A big part of buying a house is getting the assurance that the price you’re intending to pay is the price that the home is worth. And a big part of that is knowing and understanding the comps. Comps—or comparable sales—are the prices paid for other homes in your same neighborhood that are similar in size, amenities, and features. An agent can easily pull up the comps for you and show you whether the property that you’re interested in is over-priced (a variable that, even if you’re willing to pay it, will have consequences when it comes to securing a mortgage). It certainly is possible to do the research on your own, but it will take more time and it’s possible that you’ll miss something. For true surety that the listed price is the right price, you’re probably going to want the help of a realtor.
Real estate language can be difficult to understand
Just like legalese and tax forms, real estate is full of convoluted language that’s inherently confusing to outsiders. Sure you can use Google to look up what a confusing real estate term or acronym means, but do you really want to trust one of the biggest investments you’ll make in your life to the search engines or take the risk of legally binding yourself to something you don’t fully understand? Small mistakes can have big consequences in real estate, and it’s usually best to have an expert in your corner.
You risk not asking the right questions
There are a lot of questions that ideally need to be firmly cleared up before a contract closes, including major ones like who is paying what at closing and whether there are any seller disclosures that need to come out into the open. If you’re working on your own, you’re taking a pretty big risk in assuming that all of the important questions will get answered even if you don’t know to ask them. The only way to make sure that all of your bases are covered is to work with someone who knows precisely what those bases are and can not only ensure the questions are asked but also do their very best to ensure the answers come out in your favor.
You usually need an agent with you during the inspection
You’re typically required to have an agent along with you when you go to the home for inspection, and that’s almost always going to be a buyer’s agent that tags along. You can ask the seller’s agent if they’ll accompany you, but that can create some problems in terms of your own standing in negotiations as well as how commission is divvied up. It’s best to have an agent with you during the inspection who is purely focused on advocating for your best interests, and often, that’s going to be a buyer’s agent—not a seller’s agent.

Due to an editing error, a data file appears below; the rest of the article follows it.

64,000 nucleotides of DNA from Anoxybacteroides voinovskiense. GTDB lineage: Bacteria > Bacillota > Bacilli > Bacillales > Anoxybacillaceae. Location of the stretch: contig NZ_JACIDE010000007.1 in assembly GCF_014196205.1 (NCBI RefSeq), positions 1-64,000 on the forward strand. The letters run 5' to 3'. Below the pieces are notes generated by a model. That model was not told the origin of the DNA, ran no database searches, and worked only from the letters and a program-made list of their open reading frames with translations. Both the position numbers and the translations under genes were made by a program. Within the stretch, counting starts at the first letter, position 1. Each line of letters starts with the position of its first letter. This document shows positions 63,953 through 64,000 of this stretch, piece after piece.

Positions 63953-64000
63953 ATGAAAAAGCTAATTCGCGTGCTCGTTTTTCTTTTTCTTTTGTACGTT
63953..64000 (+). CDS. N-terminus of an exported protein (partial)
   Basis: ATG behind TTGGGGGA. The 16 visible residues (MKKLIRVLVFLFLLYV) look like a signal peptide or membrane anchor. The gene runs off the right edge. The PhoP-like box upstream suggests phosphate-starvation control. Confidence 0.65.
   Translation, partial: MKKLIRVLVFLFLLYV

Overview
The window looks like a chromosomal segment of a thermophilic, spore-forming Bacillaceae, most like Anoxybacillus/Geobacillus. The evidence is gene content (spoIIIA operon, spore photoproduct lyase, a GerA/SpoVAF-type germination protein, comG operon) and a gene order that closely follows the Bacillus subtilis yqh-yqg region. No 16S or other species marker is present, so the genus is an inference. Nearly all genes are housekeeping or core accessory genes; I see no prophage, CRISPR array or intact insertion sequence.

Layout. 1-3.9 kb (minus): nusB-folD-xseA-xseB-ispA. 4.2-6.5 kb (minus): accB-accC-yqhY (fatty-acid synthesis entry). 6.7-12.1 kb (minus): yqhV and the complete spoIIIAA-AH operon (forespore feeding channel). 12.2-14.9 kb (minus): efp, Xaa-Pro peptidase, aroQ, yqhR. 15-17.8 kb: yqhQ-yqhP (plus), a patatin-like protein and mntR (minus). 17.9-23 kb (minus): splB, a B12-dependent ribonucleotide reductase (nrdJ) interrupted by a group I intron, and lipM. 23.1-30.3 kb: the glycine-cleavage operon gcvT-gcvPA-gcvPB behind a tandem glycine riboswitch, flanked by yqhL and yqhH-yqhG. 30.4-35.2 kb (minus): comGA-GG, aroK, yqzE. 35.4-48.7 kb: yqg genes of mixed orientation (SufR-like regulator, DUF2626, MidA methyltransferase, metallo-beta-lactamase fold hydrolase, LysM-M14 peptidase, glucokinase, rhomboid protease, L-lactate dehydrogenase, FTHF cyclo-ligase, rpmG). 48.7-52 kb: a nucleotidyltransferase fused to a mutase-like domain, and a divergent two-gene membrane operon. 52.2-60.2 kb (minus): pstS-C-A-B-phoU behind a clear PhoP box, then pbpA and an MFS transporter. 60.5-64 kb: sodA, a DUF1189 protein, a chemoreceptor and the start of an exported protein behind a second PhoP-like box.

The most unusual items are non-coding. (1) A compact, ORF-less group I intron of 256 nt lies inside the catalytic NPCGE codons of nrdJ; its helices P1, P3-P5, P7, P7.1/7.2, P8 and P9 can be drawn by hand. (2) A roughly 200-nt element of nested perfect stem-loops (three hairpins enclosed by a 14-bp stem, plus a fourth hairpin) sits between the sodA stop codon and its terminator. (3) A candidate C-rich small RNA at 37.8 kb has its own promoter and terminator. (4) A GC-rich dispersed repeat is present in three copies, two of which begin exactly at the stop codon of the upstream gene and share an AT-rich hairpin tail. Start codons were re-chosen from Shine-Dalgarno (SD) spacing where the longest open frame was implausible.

You’ll still need a real estate attorney
Whether selling on your own or purchasing on your own, you’re not going to be able to go through the entire process without some added assistance. Real estate attorneys are a necessary part of any home purchasing deal and add a further layer of protection to both parties. A realtor usually has an attorney or two that they work well with, and together, they can negotiate the best deal possible for you.
It helps to have a knowledgeable guide
From questions that pop up in the middle of the night to help understanding the fine print on your contract, it’s incredibly helpful to have a go-to source who you can turn to as you’re browsing for and purchasing a home. An agent will know all the nuances of your situations, and can respond to questions and concerns in context—something that the internet isn’t quite as good at doing. Buying a home can be stressful and overwhelming, and there’s a lot of peace of mind that comes with having the support of someone who can see you through it and out to the other end.
Buying a home without a realtor is difficult and not usually advised, but it does happen. About 10% to 15% of home purchases happen without the assistance of a real estate agent. Is it the right choice for you, though? If you’re fully confident that you’ve found the best property for the best deal and aren’t worried about your negotiation skills or ability to ask the right questions, it’s possible that you could be fine. Ultimately, the choice is yours when it comes to whether or not to forego a buyer’s agent. Just make sure you’re choosing the option that’s best suited for your needs and capabilities.
Published at Tue, 02 Oct 2018 16:59:04 +0000